In the Name of Justice: Chicago’s Legal Crusaders

LawIn a town where the topics of the day revolve around sports, politics, corruption and the rising toll of gun violence victims, most of our news soundbites are coming from the attorneys that represent the families of these victims.

Larry Rogers, Jr.

Power, Rogers & Smith, P.C.

Victim: Bettie Jones

Last month, on the morning after Christmas, 55-year old Bettie Jones received a phone call from her upstairs neighbor to let Chicago police officers enter the building due to a domestic dispute with his 17-year old son, Quintonio LeGrier.

Upon entering the West Side residence, Chicago police officers shot LeGrier six times, killing him. They alleged he charged at them with a baseball bat. In the process, they also accidentally shot Jones in the chest, killing her as well.

What happened next would shake an already fragile city, forcing two families to plan funeral services for their loved ones during the holiday season.

Larry Rogers, Jr. is not your ordinary attorney – his reputation as a trial attorney is as prodigious as his record for winning cases for his clients.

In addition to being a part of the legal team on the Sandra Bland case, he was brought on as co-counsel with Sam Adam Jr. to represent the family of Bettie Jones in filing a civil lawsuit against the City of Chicago for her accidental death, caused by the fatal shots from a Chicago police officer.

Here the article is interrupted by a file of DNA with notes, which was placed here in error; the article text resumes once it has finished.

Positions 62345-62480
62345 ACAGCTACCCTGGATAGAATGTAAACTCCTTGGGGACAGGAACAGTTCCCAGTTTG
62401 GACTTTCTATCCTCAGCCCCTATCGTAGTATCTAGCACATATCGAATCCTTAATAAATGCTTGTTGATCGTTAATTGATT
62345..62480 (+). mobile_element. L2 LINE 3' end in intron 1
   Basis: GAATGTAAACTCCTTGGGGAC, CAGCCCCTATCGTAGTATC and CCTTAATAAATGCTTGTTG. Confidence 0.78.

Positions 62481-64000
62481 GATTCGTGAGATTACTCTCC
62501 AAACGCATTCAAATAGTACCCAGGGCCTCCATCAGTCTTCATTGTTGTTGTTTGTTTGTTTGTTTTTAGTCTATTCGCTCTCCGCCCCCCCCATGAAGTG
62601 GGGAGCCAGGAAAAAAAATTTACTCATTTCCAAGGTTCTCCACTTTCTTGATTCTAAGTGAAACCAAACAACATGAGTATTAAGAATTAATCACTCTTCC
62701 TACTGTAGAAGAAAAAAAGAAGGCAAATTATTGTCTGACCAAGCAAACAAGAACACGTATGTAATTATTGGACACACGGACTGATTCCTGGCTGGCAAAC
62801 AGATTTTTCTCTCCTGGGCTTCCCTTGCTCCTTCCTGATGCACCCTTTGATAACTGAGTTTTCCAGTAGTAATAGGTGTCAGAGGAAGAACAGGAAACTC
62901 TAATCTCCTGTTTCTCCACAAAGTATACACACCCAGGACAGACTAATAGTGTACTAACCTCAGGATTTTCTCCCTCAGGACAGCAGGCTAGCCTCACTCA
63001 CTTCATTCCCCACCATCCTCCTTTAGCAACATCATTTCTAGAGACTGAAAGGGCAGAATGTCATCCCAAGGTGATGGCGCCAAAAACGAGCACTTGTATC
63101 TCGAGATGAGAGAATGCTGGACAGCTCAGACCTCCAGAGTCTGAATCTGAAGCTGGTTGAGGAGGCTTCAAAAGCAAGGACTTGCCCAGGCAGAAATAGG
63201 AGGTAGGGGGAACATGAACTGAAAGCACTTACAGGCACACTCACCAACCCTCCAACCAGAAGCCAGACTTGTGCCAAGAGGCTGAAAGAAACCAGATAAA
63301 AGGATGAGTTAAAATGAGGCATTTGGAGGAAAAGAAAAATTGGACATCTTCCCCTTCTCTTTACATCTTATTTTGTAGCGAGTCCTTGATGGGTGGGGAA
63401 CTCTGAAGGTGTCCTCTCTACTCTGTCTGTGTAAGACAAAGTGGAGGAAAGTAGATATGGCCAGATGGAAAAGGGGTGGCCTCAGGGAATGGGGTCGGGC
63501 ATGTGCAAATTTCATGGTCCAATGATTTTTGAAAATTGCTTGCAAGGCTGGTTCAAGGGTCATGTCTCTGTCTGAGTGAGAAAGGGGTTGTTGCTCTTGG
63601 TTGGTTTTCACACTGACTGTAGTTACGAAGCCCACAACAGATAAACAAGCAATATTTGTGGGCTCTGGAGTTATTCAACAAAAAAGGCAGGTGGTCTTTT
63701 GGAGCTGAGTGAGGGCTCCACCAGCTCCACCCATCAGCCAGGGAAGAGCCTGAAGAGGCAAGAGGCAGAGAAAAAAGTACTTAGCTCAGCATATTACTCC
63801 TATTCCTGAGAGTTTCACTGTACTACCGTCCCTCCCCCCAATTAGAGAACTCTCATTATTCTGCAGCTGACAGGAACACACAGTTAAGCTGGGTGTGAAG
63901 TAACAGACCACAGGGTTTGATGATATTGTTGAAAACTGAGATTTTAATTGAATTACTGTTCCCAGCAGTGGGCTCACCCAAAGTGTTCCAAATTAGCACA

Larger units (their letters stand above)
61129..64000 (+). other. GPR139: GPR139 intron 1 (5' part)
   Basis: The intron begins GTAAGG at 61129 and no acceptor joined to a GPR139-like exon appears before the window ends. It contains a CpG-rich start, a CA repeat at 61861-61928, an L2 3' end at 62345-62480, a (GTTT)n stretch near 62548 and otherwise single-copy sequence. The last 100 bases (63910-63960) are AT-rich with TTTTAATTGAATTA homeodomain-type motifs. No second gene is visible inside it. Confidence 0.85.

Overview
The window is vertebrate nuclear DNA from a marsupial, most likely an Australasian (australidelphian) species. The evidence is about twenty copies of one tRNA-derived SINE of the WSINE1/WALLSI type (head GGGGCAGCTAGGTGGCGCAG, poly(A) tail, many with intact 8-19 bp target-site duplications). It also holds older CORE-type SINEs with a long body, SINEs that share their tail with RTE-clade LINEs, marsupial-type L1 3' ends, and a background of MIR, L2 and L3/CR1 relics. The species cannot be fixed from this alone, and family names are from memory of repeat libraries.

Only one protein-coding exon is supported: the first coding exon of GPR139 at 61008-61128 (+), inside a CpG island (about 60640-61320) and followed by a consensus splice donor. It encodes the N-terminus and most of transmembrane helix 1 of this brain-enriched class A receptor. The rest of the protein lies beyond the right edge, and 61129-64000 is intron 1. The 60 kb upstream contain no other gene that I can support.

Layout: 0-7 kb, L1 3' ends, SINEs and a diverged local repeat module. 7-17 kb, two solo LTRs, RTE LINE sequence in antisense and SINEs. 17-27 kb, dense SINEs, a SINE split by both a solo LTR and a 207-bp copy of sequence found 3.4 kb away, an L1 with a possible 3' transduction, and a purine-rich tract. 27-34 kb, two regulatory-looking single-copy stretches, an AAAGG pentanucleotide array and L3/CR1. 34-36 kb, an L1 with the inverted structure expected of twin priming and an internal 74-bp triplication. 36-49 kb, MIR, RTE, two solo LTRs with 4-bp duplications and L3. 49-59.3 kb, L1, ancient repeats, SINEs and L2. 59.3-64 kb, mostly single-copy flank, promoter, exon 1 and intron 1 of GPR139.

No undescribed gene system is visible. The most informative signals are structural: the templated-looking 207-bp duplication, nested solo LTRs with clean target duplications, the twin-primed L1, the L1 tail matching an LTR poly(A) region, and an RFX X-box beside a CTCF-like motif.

Although Rogers has worked on previous police misconduct cases and other cases challenging the City of Chicago, the Jones cases is a delicate situation coming on the heels of the Laquan McDonald videotape released to the public just a month before Jones was killed.

Rogers said, “It’s generally my practice to avoid filing suit before a funeral. I don’t like to do that because the family is grieving. But when we didn’t get information as timely as I thought we should and when another lawsuit was filed, I didn’t want something to happen in that situation that would impact their case.

“So, I filed that Monday and the funeral was Wednesday. That way I could be sure that nothing was occurring that would impact the case, that I wouldn’t be able to interject.”